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Poison Sleep
T.A. Pratt
Bantam Spectra, 323 pages

Poison Sleep
T.A. Pratt
T.A. Pratt lives in Oakland, California with partner H.L. Shaw, and works as a senior editor for a trade publishing magazine.

T.A. Pratt Website
ISFDB Bibliography
Marla Mason Website
SF Site Review: Blood Engines
SF Site Review: Blood Engines

Past Feature Reviews
A review by Rich Horton

In the first Marla Mason book, Blood Engines, our heroine was in San Francisco, away from her home city, Felport, an Eastern, industrial city, perhaps rather grubby. So here in Poison Sleep we get the first opportunity to see her on her own beloved turf (except for a short story or two). This works nicely, setting up the frame for future entries in what seems planned to be a continuing series. And the book itself works well -- it's enjoyable, very fast moving, probably even a bit better than the first book.

The plot centers around Genevieve Kelley, an apprentice magician who retreated into a coma of sorts after she was raped, decades prior to the book's action. She has been kept in the Blackwing Institute, a sanatorium for mentally disturbed magicians -- an important place, as a mentally disturbed magician is a very dangerous person. Genevieve herself is a "reweaver" -- she can rearrange reality to match her dreams. As the book begins, she has escaped, and she is more or less randomly reweaving reality in Felport, transporting people to a world of her dreams every so often.

Marla needs to track her down and eliminate her threat to her city, hopefully without killing her. Genevieve is an innocent and basically good person. Marla's job is complicated by two factors. There is a renegade "slow assassin" in town, Zealand, who has been contracted to kill someone -- and that someone, it soon turns out, is Marla. And her enemy is one of the town's other powerful sorcerors, Gregor. Moreover, Genevieve's dreams include a nightmare -- a horribly realized version of her rapist, who she calls Reave. Gregor chooses to ally with Reave against Marla.

At the same time, Marla has engaged a couple of new assistants: a homeless man, not a magician, whose job is simply to organize her life (which is terribly NOT organized), and a Ganconer, or "lovetalker," named Joshua, a man with irresistible sexual attraction to just about anybody. She wants to use Joshua to help her in tense negotiations -- but as things turn out she too falls for him, and begins a potentially dangerous relationship.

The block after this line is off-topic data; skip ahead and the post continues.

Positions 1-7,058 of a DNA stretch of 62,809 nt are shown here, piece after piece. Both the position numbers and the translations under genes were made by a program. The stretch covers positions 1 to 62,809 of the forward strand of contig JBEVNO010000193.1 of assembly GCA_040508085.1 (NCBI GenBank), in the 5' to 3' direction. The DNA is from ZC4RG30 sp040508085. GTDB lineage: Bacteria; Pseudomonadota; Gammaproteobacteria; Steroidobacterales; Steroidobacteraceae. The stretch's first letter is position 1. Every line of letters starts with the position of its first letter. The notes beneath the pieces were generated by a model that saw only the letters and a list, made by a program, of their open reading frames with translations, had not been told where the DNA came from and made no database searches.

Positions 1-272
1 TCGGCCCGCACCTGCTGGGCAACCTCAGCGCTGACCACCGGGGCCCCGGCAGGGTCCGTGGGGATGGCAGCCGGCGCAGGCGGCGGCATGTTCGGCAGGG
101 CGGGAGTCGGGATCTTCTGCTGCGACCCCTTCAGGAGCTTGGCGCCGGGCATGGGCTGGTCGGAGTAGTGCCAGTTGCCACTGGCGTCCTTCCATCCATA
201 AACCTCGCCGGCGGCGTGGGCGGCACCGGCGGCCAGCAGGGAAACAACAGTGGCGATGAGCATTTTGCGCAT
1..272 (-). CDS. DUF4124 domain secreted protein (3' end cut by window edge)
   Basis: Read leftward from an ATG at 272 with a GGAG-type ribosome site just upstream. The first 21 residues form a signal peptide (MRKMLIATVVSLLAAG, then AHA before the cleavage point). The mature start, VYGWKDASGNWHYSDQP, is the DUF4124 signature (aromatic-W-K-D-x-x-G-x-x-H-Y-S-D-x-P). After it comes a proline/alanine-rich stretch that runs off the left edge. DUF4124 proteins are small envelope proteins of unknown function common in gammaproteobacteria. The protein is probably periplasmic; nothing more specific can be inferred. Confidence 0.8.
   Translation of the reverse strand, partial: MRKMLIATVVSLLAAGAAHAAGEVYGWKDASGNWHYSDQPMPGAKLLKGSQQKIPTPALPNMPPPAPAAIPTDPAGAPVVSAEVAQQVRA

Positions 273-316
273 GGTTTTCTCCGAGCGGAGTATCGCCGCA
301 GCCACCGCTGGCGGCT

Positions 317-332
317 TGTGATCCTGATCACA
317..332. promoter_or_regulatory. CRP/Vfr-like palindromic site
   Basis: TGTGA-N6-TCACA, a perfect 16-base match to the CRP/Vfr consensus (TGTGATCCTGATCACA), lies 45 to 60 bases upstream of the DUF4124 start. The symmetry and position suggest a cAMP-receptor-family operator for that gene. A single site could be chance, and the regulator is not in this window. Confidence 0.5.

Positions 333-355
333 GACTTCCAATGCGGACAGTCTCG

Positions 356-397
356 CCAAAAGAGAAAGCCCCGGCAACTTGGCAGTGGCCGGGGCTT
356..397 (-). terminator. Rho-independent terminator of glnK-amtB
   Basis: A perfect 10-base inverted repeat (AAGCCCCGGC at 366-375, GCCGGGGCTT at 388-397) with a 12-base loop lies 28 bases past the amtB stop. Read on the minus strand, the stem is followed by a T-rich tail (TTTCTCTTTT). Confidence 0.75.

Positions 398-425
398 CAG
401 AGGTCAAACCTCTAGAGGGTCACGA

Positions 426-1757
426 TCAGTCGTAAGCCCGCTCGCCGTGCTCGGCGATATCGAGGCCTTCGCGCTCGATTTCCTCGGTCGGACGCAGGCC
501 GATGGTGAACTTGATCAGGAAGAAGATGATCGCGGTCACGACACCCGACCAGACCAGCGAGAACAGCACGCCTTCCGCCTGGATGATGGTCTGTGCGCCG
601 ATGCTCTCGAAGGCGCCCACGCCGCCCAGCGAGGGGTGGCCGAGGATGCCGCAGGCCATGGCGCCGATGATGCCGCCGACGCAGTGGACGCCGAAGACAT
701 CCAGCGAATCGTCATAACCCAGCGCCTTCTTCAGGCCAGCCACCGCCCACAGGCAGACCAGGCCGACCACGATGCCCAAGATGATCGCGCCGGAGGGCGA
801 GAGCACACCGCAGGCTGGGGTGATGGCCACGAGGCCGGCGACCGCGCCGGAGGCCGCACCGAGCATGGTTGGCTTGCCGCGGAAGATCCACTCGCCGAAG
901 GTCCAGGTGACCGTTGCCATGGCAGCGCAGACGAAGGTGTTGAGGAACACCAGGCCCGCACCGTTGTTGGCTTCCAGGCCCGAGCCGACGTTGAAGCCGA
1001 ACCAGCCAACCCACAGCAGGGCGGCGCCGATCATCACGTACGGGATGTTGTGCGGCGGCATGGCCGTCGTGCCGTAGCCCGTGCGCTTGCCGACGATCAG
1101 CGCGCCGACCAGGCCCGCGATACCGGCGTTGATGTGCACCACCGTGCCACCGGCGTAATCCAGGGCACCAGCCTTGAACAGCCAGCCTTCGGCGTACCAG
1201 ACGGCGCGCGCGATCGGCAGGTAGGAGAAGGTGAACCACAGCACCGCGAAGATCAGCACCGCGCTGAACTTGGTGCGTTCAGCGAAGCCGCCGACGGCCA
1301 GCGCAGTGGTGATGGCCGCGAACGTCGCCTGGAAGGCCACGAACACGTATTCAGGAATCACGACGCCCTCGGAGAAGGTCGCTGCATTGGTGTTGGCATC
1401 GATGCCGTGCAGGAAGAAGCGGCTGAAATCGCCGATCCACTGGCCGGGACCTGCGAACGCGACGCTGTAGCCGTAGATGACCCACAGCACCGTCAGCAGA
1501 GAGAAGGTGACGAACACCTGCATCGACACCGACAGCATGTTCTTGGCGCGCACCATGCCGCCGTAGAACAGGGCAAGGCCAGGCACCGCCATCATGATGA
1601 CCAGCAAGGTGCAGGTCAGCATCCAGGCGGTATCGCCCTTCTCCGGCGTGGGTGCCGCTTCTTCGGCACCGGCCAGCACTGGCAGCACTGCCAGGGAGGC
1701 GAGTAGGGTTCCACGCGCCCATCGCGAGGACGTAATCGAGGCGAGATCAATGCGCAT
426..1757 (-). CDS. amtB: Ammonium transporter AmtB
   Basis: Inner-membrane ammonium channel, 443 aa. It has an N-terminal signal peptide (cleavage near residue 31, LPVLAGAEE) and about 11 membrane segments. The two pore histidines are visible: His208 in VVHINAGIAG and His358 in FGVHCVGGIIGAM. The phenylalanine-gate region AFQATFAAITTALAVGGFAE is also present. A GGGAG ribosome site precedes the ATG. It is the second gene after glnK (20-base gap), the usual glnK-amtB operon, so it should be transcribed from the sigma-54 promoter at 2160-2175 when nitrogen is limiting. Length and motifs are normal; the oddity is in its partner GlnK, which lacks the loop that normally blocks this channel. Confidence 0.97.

This may seem a bit busy, but all these aspects end up quite closely integrated. Marla and her various allies (bedsides Ted and Joshua these include Rondeau (whom we've already met) as well as her "consigliere," Hamil, and a sort of Q (as in James Bond's Q) for her, a technologically oriented magician named Langford) try to track down Genevieve and to battle Reave, while also dealing with the threats from Zealand and Gregor. As I said, this is very fast moving -- there's plenty of action, and plenty of twists. Marla keeps gaining and losing allies. The magic is extremely varied, and more than usually (for a fantasy) is kept in reasonable bounds. That is, it doesn't conveniently scale just enough to advance the plot appropriately at each stage, especially at the end to let Marla win. Indeed, while of course the good guys do win, they don't win without losses, and for that matter they don't even know that some of the bad guys (arguably the worst) have got away scot free by the end. (No doubt setting up further conflicts for future books!)

This looks to be established as a very enjoyable continuing series. It's not perfect: mostly in that it is what it is, a template series, with a heroine that we know must succeed in every book. And for that matter, that heroine is by no means a completely virtuous person, even on her own terms. She makes mistakes -- really bad ones, sometimes. She sometimes (particularly in the first book, but here as well) seems simply to be the least bad bad guy in a group of not very nice people: the sorcerous community. Indeed, in this book the resemblance between Marla's position as the head of Felport's magic community and that of a Mob boss is quite noticeable. But that's a positive in many ways -- Marla isn't a plaster heroine, but a fairly believable badass dealing with a tough job in her imperfect fashion. I'll be reading on.

Copyright © 2008 Rich Horton

Rich Horton is an eclectic reader in and out of the SF and fantasy genres. He's been reading SF since before the Golden Age (that is, since before he was 13). Born in Naperville, IL, he lives and works (as a Software Engineer for the proverbial Major Aerospace Company) in St. Louis area and is a regular contributor to Tangent. Stop by his website at

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